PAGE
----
|A brave crab trying to look fearsome on the shoreface|
|Sturt Desert Peas - A favorite|
The brillant scarlet-red flowers bloom after rain and are each about 2 inches (50mm) long. In the Exmouth area, we saw a local variety that has a white center rather than black like the more common variety shown here. There are many pea family wildflowers around, but none as showy as the Sturt Peas.
This hot pink flower is called parakeelya. The Aboriginal people used the fleshy leaves as a source of water. The brushy desert around Carnarvon exploded in pink from these little gems a couple days after a rain. The flowers are about 1" across and formed a pink carpet beneath larger shrubs. Amazing considering we are on the edge of the central desert.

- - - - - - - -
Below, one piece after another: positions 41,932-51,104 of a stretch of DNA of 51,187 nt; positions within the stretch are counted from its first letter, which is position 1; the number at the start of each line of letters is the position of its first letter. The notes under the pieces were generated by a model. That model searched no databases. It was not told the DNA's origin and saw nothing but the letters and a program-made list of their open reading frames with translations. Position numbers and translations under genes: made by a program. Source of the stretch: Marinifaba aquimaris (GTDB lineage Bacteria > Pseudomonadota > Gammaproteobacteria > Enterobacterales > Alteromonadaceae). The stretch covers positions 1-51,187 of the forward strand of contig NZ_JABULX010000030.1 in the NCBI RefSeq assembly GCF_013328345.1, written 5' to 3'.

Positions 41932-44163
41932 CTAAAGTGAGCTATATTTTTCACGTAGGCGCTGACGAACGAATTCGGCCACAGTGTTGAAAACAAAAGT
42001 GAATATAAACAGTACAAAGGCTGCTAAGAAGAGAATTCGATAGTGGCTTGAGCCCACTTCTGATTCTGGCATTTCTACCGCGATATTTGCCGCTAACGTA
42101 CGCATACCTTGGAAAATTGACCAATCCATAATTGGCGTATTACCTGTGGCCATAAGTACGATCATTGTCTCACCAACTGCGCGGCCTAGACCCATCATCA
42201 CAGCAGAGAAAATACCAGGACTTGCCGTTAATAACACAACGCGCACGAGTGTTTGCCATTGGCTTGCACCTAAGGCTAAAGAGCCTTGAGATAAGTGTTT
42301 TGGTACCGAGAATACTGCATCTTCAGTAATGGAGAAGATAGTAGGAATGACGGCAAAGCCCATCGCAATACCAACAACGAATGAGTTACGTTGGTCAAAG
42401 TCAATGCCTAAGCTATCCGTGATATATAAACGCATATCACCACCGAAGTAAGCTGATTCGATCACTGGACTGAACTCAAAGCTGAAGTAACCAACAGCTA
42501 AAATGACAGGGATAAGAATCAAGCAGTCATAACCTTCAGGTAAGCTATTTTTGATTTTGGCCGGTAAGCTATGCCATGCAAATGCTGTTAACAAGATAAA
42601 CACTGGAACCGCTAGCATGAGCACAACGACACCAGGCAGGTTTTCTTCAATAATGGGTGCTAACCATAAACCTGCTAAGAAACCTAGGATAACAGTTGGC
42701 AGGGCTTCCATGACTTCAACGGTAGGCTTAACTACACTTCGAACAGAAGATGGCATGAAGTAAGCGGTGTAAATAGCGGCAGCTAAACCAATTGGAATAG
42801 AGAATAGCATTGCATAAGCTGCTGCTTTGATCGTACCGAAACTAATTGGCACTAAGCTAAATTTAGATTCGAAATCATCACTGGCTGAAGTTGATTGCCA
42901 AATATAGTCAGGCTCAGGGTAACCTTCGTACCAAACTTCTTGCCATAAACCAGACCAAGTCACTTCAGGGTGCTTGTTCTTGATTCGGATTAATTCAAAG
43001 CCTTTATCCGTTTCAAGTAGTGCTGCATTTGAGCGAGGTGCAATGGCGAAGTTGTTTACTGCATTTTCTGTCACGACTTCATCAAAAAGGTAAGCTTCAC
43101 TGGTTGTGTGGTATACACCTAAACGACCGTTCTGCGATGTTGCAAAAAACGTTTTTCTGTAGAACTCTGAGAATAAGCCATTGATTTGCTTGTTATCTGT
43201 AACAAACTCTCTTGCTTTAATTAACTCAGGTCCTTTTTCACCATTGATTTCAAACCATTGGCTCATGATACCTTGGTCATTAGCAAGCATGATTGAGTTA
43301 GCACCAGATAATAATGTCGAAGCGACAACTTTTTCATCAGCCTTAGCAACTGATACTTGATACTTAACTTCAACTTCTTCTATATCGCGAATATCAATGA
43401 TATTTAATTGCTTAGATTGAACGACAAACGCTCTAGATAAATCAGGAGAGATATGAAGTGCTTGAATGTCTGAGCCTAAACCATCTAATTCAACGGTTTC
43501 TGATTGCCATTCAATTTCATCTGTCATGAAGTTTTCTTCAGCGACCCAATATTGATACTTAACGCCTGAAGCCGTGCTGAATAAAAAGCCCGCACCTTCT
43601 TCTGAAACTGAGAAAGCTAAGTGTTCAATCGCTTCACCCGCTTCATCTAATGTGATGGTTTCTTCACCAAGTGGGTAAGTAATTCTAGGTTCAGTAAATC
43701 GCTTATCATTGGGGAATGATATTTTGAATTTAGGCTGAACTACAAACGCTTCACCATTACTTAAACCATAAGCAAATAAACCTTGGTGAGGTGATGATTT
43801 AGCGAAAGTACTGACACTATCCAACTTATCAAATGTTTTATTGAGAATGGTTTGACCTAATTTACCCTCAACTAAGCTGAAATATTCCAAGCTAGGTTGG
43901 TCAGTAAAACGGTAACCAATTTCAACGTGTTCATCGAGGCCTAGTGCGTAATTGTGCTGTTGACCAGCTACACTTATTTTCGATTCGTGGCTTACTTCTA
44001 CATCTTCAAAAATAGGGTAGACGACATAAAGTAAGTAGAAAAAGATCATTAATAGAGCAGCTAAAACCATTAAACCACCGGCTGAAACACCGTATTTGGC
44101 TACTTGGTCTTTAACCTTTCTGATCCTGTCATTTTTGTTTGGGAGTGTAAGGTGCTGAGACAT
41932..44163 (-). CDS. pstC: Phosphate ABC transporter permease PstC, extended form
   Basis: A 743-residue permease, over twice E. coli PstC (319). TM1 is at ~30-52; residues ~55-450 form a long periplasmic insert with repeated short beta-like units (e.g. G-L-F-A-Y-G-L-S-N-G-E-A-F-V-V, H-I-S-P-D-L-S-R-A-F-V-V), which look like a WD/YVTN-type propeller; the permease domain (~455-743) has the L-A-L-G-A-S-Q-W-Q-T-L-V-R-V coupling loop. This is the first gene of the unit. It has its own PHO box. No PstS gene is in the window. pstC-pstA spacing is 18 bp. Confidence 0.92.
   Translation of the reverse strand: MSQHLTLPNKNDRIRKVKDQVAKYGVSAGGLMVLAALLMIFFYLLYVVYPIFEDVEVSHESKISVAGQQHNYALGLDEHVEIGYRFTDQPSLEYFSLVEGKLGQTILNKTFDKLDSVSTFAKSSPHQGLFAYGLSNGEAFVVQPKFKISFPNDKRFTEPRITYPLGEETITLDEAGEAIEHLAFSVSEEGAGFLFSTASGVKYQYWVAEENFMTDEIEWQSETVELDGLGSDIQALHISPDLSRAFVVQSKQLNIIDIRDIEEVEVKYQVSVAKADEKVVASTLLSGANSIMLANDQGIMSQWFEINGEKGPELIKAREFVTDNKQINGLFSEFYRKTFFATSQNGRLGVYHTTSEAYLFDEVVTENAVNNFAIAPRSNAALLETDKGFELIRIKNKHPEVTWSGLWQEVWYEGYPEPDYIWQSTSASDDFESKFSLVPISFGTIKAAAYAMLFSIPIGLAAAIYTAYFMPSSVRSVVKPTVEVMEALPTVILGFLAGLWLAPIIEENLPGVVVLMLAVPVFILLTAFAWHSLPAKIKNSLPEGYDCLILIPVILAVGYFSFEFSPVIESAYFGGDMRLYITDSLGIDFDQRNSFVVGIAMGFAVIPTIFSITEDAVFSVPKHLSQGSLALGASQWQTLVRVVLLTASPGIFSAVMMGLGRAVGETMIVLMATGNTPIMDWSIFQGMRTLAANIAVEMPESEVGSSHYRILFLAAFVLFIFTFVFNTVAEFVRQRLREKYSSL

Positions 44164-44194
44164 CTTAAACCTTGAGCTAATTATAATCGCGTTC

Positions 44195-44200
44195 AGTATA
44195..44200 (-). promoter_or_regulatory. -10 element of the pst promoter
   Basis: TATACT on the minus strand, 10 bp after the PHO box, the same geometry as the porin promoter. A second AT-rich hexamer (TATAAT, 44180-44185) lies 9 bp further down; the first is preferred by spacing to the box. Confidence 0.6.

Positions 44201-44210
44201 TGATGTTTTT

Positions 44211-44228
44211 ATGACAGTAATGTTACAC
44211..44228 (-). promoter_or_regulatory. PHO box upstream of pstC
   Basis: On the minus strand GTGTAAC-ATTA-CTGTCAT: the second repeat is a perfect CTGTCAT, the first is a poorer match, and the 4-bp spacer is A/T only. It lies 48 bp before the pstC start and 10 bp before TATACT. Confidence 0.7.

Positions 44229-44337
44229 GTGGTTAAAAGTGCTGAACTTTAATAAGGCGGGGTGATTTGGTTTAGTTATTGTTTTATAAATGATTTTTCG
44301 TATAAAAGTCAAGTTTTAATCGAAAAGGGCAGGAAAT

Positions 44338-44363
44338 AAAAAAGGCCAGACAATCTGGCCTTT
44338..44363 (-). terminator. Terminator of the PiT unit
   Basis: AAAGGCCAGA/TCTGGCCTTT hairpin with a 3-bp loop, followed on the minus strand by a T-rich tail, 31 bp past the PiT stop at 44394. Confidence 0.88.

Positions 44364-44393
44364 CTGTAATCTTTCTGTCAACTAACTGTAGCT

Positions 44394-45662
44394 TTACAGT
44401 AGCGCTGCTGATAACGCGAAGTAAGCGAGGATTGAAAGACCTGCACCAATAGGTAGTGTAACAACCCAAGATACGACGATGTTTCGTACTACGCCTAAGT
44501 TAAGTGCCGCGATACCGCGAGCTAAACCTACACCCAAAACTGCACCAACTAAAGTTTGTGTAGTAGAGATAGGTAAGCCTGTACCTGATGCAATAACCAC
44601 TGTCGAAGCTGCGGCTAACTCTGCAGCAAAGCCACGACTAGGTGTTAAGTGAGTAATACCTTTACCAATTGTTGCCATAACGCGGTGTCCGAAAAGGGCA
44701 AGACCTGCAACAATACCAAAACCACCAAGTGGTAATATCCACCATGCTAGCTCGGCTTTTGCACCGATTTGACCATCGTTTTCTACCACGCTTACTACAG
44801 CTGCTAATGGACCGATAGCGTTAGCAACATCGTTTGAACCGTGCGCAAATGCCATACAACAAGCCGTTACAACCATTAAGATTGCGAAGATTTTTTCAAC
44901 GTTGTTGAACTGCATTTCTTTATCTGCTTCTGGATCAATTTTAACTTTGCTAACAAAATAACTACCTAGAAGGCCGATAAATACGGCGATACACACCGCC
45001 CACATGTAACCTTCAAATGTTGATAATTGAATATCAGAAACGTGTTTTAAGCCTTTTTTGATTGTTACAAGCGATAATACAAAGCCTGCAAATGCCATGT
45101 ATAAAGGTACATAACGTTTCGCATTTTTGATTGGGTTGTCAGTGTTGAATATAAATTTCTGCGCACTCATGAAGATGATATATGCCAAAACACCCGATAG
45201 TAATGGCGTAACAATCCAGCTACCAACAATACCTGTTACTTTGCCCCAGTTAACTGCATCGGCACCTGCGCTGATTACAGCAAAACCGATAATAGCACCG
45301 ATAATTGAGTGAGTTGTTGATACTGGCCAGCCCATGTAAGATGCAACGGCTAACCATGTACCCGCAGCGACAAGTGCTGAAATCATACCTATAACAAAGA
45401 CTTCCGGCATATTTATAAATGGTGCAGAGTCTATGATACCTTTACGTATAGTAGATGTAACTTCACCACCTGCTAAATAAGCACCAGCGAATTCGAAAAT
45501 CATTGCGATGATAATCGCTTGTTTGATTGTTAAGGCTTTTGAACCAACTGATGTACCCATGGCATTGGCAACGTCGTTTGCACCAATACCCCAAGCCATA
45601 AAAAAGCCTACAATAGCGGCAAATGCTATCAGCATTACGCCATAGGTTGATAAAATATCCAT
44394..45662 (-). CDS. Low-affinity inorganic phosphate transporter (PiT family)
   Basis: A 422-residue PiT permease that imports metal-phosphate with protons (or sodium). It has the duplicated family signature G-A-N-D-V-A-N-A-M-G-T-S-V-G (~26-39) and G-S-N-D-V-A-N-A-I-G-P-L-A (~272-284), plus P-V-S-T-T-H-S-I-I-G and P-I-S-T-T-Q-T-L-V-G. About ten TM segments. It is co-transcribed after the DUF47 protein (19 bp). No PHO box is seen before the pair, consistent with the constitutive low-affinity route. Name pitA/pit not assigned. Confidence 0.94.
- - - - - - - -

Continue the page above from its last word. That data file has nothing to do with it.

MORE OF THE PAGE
The showy sky blue flowers of the Trichodesma zeylanicum, commonly known as Camel Bush or Cattle Bush, are standouts every place we have been between Dampier and Carnarvon. Here they form a bushy display right behind the main dune of the beach.
While exploring the tide pools along the Ningaloo coast, we were lucky to see Oyster Catcher birds. Just as in Alaska, they are noisy beach combers. Here there are two varieties, the all black 'sooty' oyster catcher and the black and white 'pied' oyster catcher. These are one of the very few birds of Australia that seem the same as we had back in the USA.
This photo has one bird of each variety. There were a pair of each on the tide flats.
And below, a beautiful sunset from the Carnarvon Yacht Club. The club members have been very welcoming and helpful to us.
Sunset from the Carnarvon Yacht Club